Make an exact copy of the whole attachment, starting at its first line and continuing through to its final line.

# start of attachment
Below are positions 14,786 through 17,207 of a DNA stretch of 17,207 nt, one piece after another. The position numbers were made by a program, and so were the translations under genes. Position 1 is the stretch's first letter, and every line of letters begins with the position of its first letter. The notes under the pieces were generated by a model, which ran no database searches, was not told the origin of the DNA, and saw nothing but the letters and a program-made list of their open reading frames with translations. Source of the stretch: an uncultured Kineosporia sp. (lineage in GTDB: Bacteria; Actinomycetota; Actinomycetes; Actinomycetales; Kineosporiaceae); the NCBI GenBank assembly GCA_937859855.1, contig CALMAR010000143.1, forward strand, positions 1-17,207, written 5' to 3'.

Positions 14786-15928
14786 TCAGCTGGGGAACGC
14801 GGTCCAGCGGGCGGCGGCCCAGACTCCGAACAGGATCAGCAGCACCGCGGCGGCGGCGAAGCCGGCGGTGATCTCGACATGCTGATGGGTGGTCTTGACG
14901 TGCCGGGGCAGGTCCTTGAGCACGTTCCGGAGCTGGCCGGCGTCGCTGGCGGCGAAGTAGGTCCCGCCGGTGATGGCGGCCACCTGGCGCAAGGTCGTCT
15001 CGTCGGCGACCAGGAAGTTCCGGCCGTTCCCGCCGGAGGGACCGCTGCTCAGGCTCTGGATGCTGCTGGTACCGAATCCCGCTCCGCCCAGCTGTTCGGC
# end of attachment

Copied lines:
Below are positions 14,786 through 17,207 of a DNA stretch of 17,207 nt, one piece after another. The position numbers were made by a program, and so were the translations under genes. Position 1 is the stretch's first letter, and every line of letters begins with the position of its first letter. The notes under the pieces were generated by a model, which ran no database searches, was not told the origin of the DNA, and saw nothing but the letters and a program-made list of their open reading frames with translations. Source of the stretch: an uncultured Kineosporia sp. (lineage in GTDB: Bacteria; Actinomycetota; Actinomycetes; Actinomycetales; Kineosporiaceae); the NCBI GenBank assembly GCA_937859855.1, contig CALMAR010000143.1, forward strand, positions 1-17,207, written 5' to 3'.

Positions 14786-15928
14786 TCAGCTGGGGAACGC
14801 GGTCCAGCGGGCGGCGGCCCAGACTCCGAACAGGATCAGCAGCACCGCGGCGGCGGCGAAGCCGGCGGTGATCTCGACATGCTGATGGGTGGTCTTGACG
14901 TGCCGGGGCAGGTCCTTGAGCACGTTCCGGAGCTGGCCGGCGTCGCTGGCGGCGAAGTAGGTCCCGCCGGTGATGGCGGCCACCTGGCGCAAGGTCGTCT
15001 CGTCGGCGACCAGGAAGTTCCGGCCGTTCCCGCCGGAGGGACCGCTGCTCAGGCTCTGGATGCTGCTGGTACCGAATCCCGCTCCGCCCAGCTGTTCGGC